Wednesday, February 16, 2005


by Rubel Shelly

One of my all-time favorite quotes is from Coach John
Wooden: "What really counts in life is what you learn
after you know it all."

After the initial chuckle, that is an ouch-maker for most
of us. The older we get, the more set in our ways we
are likely to be. The older we get, the harder it is to
master new skills and adapt to new paradigms. The
older we get, the more likely we are to tune out ideas
that would require re-thinking a point of view.

I wonder how all you older accountants and CPAs felt
about replacing those pale green ledger sheets and
sharp pencils with computer software -- software that
required one of those newfangled machines called a
computer! Do you know anybody who said it was just
a fad that wouldn't last?

How does a physician stay current with new
medications, diagnostic tools, and therapies? How
does an attorney stay abreast of changes in the law?
How does a professor stay current in her area of
scholarly research?

A key to success in every profession or business is
teachability. One can get left behind pretty quickly
these days! So a really good educational experience
bears little resemblance to indoctrination -- the
memorization of fixed right answers. It is, instead,
the mastering of good tools that allow one to do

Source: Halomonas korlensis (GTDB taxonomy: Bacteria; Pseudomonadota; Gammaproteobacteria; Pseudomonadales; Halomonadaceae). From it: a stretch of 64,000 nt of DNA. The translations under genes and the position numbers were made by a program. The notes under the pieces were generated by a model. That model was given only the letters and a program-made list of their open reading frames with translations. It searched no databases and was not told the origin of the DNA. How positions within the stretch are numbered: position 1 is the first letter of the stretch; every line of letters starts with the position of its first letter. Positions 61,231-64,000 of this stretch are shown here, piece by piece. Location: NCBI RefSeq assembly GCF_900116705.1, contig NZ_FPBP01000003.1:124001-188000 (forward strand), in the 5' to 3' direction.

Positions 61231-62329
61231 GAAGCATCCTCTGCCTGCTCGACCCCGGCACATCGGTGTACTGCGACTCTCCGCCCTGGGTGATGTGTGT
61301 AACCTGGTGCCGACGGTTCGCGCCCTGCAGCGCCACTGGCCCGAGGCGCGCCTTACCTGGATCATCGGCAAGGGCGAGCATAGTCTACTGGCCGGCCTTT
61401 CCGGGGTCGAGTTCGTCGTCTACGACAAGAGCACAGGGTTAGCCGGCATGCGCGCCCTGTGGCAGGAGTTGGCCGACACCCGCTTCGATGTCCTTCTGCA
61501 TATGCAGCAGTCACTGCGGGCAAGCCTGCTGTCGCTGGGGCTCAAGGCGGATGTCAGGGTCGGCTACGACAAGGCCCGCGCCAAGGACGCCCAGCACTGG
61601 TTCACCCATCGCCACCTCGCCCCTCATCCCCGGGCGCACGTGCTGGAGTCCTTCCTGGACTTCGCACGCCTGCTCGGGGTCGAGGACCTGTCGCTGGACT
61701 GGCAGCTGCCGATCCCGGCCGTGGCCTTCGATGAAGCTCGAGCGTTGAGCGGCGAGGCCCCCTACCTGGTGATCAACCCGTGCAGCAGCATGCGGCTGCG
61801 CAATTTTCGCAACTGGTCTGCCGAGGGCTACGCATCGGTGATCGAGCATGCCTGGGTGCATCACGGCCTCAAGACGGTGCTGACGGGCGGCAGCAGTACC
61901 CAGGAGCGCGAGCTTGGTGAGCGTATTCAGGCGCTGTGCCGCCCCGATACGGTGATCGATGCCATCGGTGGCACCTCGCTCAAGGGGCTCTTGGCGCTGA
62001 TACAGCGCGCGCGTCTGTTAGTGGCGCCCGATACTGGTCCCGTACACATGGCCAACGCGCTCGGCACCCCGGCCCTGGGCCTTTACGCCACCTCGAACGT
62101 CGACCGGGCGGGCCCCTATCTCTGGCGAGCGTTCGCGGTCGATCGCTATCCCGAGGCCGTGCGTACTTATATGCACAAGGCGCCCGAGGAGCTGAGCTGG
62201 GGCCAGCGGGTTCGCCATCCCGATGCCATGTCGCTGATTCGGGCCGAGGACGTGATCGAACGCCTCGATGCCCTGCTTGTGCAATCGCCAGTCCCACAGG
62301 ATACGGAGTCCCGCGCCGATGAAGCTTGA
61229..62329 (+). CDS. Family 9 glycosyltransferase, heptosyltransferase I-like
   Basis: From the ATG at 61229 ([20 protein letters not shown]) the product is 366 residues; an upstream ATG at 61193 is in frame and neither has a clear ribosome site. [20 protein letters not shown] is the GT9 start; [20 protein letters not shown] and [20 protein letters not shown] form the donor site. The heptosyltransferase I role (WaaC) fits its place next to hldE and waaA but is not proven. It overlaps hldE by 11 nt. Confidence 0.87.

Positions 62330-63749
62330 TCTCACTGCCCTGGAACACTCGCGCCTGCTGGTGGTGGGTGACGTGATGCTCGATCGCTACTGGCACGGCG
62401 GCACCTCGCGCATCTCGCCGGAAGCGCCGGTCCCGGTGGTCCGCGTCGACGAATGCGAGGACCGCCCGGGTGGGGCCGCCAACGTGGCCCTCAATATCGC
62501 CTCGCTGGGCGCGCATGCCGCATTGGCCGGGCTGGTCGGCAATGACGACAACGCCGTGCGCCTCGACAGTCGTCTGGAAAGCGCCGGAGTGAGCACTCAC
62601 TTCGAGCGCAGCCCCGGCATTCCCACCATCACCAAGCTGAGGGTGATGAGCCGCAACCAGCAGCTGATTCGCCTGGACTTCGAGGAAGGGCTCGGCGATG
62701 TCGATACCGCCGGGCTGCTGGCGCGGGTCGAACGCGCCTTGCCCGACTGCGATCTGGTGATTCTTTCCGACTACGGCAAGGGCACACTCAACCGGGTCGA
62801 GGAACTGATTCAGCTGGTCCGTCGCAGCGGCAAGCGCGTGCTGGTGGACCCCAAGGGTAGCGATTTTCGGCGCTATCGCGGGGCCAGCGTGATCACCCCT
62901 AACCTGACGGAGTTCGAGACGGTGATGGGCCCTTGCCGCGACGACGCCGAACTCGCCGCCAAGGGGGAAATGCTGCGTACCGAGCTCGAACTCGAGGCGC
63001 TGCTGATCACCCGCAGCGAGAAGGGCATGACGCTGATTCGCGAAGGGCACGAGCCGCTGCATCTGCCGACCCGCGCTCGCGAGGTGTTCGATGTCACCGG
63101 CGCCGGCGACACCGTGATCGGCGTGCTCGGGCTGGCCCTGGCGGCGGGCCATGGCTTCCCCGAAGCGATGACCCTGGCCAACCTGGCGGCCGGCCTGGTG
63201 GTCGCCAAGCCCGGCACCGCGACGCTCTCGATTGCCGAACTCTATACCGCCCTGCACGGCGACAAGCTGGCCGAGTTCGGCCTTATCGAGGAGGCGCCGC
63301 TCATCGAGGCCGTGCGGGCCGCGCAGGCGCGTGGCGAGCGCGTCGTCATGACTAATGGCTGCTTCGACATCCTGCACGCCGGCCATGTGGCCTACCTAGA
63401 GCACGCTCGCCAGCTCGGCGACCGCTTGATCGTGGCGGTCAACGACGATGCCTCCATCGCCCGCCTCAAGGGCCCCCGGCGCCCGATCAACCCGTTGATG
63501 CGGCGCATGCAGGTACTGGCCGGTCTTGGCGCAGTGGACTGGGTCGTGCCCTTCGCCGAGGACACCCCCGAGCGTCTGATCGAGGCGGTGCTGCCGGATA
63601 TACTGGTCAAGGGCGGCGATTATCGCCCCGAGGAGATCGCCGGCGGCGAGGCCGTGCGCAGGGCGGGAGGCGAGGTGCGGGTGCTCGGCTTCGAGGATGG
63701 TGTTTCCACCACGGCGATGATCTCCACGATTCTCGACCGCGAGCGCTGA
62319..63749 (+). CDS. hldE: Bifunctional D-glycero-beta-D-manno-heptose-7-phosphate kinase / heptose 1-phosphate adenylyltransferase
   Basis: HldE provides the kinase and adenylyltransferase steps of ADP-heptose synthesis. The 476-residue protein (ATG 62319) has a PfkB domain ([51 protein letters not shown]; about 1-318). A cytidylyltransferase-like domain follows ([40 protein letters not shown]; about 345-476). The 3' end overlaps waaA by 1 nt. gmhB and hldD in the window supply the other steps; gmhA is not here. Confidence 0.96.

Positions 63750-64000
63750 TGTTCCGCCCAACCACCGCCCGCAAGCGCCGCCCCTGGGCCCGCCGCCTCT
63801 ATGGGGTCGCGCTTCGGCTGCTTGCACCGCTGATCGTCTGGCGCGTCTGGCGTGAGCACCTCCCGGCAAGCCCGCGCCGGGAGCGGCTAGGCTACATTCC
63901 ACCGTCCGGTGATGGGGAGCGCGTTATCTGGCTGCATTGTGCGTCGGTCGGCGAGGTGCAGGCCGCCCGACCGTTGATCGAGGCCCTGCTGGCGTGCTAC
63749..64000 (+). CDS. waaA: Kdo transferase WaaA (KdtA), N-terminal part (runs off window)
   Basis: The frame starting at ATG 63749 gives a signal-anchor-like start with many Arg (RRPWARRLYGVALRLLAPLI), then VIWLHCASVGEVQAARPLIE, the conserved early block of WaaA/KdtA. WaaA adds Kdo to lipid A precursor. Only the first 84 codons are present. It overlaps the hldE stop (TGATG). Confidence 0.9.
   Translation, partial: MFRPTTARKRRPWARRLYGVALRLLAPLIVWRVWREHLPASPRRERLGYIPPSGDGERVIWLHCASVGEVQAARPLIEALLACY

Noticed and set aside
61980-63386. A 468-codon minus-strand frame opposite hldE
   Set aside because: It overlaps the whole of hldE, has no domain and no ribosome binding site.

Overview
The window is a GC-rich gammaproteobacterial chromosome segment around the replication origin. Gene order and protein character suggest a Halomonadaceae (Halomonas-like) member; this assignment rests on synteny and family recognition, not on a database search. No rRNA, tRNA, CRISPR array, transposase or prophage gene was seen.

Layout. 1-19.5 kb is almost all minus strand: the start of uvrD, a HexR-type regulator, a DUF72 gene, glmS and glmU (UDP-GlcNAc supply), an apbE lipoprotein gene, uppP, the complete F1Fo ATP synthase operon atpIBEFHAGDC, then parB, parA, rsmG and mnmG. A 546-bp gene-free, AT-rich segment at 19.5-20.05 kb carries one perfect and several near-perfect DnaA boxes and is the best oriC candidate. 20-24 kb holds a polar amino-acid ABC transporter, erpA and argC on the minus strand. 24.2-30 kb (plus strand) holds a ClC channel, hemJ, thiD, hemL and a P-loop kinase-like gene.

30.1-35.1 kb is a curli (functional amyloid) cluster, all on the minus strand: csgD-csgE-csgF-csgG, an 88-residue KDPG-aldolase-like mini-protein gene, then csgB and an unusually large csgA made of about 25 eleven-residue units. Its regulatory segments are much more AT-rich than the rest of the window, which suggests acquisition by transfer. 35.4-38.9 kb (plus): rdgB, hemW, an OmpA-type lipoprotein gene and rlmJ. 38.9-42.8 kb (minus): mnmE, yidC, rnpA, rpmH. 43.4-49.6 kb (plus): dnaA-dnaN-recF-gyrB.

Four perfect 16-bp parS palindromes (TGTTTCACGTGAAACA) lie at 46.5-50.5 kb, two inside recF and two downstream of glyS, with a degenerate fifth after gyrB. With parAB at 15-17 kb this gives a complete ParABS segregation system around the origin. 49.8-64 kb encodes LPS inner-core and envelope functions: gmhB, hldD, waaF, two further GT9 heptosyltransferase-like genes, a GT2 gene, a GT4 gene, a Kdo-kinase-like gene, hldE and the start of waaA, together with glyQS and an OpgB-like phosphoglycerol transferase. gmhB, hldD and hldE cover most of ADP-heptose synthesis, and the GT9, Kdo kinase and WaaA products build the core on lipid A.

credible research and the fostering of a mindset that
is willing to test everything.

In one's personal spiritual life, pride is among the
deadliest of sins for the simple reason that it prohibits
learning. The idea is not that we should vacillate as
doubting, ambivalent souls. Conviction is admirable.
However, informed convictions are eager to entertain
questions, new ideas, and challenges. It is rigid
dogmatism that is offended by them. We must
remember that Jesus rebuked folks who
wouldn't think or grow.

Don't you suspect openness to instruction was a big
part of Jesus' charge that his followers be child-like?
"Unless you change and become like little children," he
said, "you will never enter the kingdom of heaven."
Matthew 18:3
More good ideas have been killed with "We've never
done it that way before" than with good reasons as to
why it shouldn't be done some new way.

Maybe the young learn with more eagerness because
they aren't afraid to fail. Perhaps the reason older
people or firms or churches learn so little so slowly is
that pride makes us unwilling to take the risks
necessary for progress.

Prejudice against all things new is self-defeating and
unworthy of people in God's image. There are no
uninteresting ideas, only disinterested people.
[The LORD said] "For I am about to do a brand-new
thing. See, I have already begun! Do you not see it?
I will make a pathway through the wilderness for my
people to come home. I will create rivers for them in
the desert!" Isaiah 43:19
Reprinted by permission from Rubel Shelly's FAX of